Dealing with Medi-Cal Expansion
A Totally New Paradigm in 2014
In 2014, Medi-Cal will be a very different from what it is today. Its eligibility and enrollment processes will be streamlined and designed to get people covered to stay covered. The Affordable Care Act (ACA) standardized eligibility rules for the entire nation, from zero to 400% of the federal poverty level (FPL) - the Medi-Cal program with eligibility up to 138% FPL and the Covered California extending eligibility from 138% to 400% of FPL. Medi-Cal is no longer a welfare program, but part of an overall system of near-universal coverage mandated by health care reform.
Medi-Cal Expansion Estimated at $5 Bil
The Affordable Care Act will add as many as 2 million more people to California's 7 million person Medi-Cal program. It's estimated that the cost of the expansion will be approximately $5 billion dollars over the next 10 years. California only pays a small share of the cost of those newly eligible for the program, but the cost of those people who were eligible before the law was passed must continue to be split evenly with the feds.
In California, there are already hundreds of thousands of people eligible for our state's Medi-Cal program, but not enrolled in it. There will be about 500,000 new enrollees in Medi-Cal who were eligible before the law was passed. This is a result, in part, of the law's streamlining eligibility criteria and processes. The law also provides funds for significant outreach, in particular through the actions of Covered California, that will be the portal to coverage.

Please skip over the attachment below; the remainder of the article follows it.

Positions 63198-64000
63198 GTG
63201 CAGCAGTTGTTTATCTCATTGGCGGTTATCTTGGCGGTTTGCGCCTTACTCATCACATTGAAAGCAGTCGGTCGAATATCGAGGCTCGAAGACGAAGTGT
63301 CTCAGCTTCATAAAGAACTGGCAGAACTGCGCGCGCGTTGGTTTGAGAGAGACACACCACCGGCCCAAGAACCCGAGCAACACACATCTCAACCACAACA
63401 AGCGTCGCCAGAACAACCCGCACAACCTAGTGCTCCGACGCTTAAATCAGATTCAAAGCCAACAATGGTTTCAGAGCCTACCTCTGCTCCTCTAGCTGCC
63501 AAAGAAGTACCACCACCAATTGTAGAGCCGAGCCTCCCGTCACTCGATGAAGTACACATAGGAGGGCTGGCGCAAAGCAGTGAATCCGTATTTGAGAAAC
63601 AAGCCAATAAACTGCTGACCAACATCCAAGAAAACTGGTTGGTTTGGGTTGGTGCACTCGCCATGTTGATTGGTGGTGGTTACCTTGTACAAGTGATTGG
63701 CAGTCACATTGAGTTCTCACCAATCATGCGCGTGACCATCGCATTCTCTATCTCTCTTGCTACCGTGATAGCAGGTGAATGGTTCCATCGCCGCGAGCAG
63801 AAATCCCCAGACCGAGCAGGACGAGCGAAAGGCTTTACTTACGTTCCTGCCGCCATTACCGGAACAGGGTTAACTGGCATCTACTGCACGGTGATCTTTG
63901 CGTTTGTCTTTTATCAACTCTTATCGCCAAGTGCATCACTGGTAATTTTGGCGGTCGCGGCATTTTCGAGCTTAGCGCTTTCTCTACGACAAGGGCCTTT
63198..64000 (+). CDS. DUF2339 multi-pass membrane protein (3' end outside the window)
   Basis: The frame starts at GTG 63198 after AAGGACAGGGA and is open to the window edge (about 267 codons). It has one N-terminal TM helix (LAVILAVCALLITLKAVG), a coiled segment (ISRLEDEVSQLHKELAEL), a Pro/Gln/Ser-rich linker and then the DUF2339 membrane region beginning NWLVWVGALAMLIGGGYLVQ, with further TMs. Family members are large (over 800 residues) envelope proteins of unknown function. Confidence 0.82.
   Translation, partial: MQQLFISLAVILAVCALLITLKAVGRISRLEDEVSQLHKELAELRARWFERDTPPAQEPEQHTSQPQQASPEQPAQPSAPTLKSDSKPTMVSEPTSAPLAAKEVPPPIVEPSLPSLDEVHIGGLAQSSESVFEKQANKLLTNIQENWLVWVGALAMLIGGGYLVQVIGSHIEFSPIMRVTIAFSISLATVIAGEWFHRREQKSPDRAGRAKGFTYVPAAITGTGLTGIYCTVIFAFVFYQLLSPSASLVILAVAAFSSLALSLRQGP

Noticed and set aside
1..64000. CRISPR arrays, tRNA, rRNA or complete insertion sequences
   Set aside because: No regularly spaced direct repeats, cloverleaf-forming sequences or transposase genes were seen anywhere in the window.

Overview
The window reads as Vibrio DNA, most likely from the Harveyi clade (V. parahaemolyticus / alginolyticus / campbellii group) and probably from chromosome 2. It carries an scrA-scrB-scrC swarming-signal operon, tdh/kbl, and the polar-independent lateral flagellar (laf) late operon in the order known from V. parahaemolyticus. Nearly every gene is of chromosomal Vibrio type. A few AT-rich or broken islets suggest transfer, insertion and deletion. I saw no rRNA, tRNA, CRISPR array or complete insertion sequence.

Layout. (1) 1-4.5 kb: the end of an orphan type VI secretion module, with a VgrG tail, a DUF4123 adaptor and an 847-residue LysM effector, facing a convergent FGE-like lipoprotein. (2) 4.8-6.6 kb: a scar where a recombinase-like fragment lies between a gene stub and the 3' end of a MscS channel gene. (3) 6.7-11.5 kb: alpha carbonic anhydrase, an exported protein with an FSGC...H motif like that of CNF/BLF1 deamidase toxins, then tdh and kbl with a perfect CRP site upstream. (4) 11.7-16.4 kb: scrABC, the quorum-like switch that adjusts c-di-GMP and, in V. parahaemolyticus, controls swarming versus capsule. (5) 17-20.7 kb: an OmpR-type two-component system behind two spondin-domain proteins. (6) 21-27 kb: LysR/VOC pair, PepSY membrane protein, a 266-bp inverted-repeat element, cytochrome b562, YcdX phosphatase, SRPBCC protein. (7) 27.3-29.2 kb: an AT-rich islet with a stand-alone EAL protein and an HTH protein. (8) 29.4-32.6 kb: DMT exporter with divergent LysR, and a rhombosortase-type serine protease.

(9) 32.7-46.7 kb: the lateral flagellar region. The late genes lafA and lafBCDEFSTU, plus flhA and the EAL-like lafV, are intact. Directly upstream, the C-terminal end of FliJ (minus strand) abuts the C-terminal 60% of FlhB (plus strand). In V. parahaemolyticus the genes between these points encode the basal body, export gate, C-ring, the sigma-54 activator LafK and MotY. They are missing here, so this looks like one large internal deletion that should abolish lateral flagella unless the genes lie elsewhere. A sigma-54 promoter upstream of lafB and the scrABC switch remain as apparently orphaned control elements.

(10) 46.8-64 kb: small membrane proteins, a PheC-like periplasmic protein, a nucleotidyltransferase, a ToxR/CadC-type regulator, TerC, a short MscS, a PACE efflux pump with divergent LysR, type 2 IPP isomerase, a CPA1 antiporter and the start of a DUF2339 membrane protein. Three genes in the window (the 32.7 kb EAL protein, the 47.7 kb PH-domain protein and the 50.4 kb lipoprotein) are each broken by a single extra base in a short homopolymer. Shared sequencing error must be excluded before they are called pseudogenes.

Renegotiating the Medicare Waiver
An increase of $5 billion in state spending to expand access to the Medi-Cal does not necessarily mean having to raise taxes to balance the budget. An extremely important step was taken toward getting better value for the state's medical spending through the process of renegotiating the agreement, or "waiver," with the federal government that governs Medi-Cal payments to hospitals and for uninsured care.
California is already paying far too little for its Medi-Cal program. In particular, our provider reimbursement rates are among the lowest in the nation. This has helped contribute to a dynamic in which, according to the California Health Care Foundation, only 57% of physicians were accepting new Medi-Cal patients in 2008, and twenty percent of all practices were providing care to 80% of these patients.
Medi-Cal Provider Capacity a Question Mark
Guaranteeing that the Medi-Cal expansion results in meaningful access to quality health care therefore also means taking a close look at our provider capacity. Is the existing network of doctors, nurses and other health professionals who provide services to Medi-Cal enrollees adequate? Can we increase our capacity quickly enough to handle the significant Medi-Cal expansion without decreasing the quality of care to those current enrolled? How can we use our existing providers more efficiently to provide higher quality care? Are their innovative new models for care provision that will benefit not only Medi-Cal enrollees but all patients throughout the state?